Nazi camp guard Demjanjuk to be tried in Germany

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Prosecutors believe Demjanjuk helped herd tens of thousands of Jews and others into the gas chambers while a guard at the Sobibor death camp in Nazi-occupied Poland in 1943.

Berlin -- A German court said on Monday that 89-year-old former death camp guard John Demjanjuk will be tried for "complicity to murder" 27,900 people, in what could one of the last case of its kind.

Prosecutors believe the Ukrainian-born Demjanjuk helped herd tens of thousands of Jews and others into the gas chambers while a guard at the Sobibor death camp in Nazi-occupied Poland in 1943.

Demjanjuk, the Simon Wiesenthal Centre's number one suspect among Nazi guards known to be alive, was deported from the United States in May after losing a lengthy legal battle.

No date was set for the trial to begin, and the defendant's poor health means that he will be subjected to no more than two sessions of 90 minutes each day.

The octogenarian, who moved to the United States and worked as an auto mechanic in Ohio after World War II, suffers from kidney disease, arthritis and cancer, according to his family.

His son John Demjanjuk Jr. has said that German doctors had given his father about 16 months to live because of bone marrow disease.

Courts in Israel and the United States have previously stated he was a guard at Sobibor, accusations he had never previously challenged, but his lawyer now says he was never there.

Prosecutors also have an SS identity card with a photograph of a young man said to be Demjanjuk and written transcripts of witness testimony placing him at the camp.

Demjanjuk spent five years on death row in Israel before being acquitted in 1993 when the Jewish state's highest court overturned the verdict.

In that case, Demjanjuk was suspected of being "Ivan the Terrible," a particularly brutal camp guard who specialised in hacking at naked prisoners with a sword, but Israel established it had the wrong man.

Demjanjuk is stateless, having been stripped of his US citizenship for lying about his past. Munich prosecutors say it falls on the German city to try him because he had been registered as living there after World War II.

During months of legal wrangling that preceded his eventual deportation from his home in Cleveland, Ohio, the US Justice Department rejected the family's argument that he would not survive the flight to Germany.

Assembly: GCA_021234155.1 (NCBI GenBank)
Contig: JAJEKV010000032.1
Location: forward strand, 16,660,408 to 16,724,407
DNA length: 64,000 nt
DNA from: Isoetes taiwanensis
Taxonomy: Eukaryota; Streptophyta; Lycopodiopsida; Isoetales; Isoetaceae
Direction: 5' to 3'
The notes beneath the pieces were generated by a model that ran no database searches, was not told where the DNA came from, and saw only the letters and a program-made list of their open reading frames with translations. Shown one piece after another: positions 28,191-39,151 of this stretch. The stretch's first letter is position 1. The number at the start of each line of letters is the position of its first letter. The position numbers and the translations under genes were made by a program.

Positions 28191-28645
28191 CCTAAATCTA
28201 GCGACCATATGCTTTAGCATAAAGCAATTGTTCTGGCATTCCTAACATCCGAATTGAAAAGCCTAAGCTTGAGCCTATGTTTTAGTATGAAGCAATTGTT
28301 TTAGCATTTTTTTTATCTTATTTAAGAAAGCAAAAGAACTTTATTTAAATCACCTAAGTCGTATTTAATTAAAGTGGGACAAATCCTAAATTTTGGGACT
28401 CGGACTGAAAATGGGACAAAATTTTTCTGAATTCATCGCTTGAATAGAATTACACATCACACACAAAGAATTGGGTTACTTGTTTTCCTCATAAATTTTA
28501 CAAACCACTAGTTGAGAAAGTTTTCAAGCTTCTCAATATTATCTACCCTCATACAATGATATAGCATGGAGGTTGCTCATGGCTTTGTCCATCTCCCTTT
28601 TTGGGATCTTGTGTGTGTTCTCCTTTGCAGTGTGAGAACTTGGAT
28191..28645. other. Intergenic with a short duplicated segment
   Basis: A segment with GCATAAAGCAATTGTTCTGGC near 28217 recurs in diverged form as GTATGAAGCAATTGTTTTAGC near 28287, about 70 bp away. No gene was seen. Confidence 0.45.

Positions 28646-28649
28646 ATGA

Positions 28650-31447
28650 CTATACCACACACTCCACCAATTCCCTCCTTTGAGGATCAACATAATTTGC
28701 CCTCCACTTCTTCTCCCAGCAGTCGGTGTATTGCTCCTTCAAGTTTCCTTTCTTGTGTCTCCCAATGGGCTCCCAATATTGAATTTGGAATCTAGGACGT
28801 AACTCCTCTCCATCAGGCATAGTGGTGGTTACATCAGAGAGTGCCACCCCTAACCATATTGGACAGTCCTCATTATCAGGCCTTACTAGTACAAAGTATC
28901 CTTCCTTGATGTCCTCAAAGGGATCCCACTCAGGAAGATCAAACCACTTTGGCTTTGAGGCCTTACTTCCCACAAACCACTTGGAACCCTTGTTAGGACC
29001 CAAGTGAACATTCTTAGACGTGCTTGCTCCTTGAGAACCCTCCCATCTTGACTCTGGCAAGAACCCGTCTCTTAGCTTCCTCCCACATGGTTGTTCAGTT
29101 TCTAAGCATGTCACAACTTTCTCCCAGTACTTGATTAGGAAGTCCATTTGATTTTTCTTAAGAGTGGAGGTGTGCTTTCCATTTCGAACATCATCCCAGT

It released four secretly filmed surveillance videos showing him apparently getting out of a car without difficulty.

This contrasted sharply with the scene before his deportation when federal agents carried him in a wheelchair, moaning and sobbing.

Ephraim Zuroff, director of the Wiesenthal Centre office in Jerusalem, said he was "very happy that the court case is moving forward."

"The case is communicating a very important message that those guilty of war crimes can still be prosecuted even now and that they are just as guilty today as they were decades ago," Zuroff said.

Demjanjuk's trial is set to be one of the last in Germany to deal with the crimes of more than six decades ago.

On July 7, a German court declared an 88-year-old former Nazi SS soldier of Dutch origin well enough to stand trial for the murder of three Dutch resistance fighters, overturning an earlier decision.

Josef Scheungraber, 90, is on trial in Munich, charged with ordering the killings of 14 civilians in the Tuscan village of Falzano on June 26, 1944.

Timeline of attempts to bring Demjanjuk to justice:

-- April 3, 1920: Iwan Demjanjuk is born in Dubovi Makharyntsi, Ukraine.

-- 1952: Demjanjuk gains entry to the United States, claiming he spent much of World War II in a prisoner of war camp, and changes his first name to John.

-- 1977: Holocaust survivors identify Demjanjuk as "Ivan the Terrible," a notorious gas chamber operator at the Treblinka extermination camp during a US Department of Justice investigation.

-- 1981: Demjanjuk is stripped of his US citizenship after a federal court found him to be "Ivan the Terrible."

-- 1986: Demjanjuk is extradited to Israel, where he was convicted of crimes against humanity and sentenced to death in 1988.

-- 1993: Israel's Supreme Court overturns his conviction after new evidence from KGB files in which Treblinka guards identified another man as Ivan the Terrible contradicts testimony from survivors.

-- 1998: Demjanjuk regains his US citizenship after an appeals court rules the government recklessly withheld exculpatory evidence.

-- 2002: Demjanjuk is again stripped of his citizenship after a judge rules there is proof he worked at several Nazi concentration camps.

-- 2005: An immigration judge rules that Demjanjuk can be deported but he remains in the United States as his case is caught up in numerous appeals and neither Ukraine, Poland or Germany appear willing to accept him.

-- 2008: US Supreme Court denies Demjanjuk's appeal of his deportation order.

-- March 11, 2009: A German court issues an arrest warrant for Demjanjuk. The US government soon moves to have him deported and Demjanjuk's lawyer files a series of emergency motions trying to block his deportation.

-- May 11, 2009: Demjanjuk is removed from his home on a stretcher and taken by private ambulance to the Cleveland, Ohio airport where he is loaded onto an overnight air ambulance flight to Munich.

-- May 12, 2009: Demjanjuk arrives in Munich and is immediately moved to Stadelheim prison, the same prison where Adolf Hitler served time in 1922 for disturbing the peace.

-- July 13, 2009: Court rules he can face trial for complicity in the murder of 27,900 Jews and others but does not set a date for the case to be heard.

Simon Sturdee/AFP/Expatica

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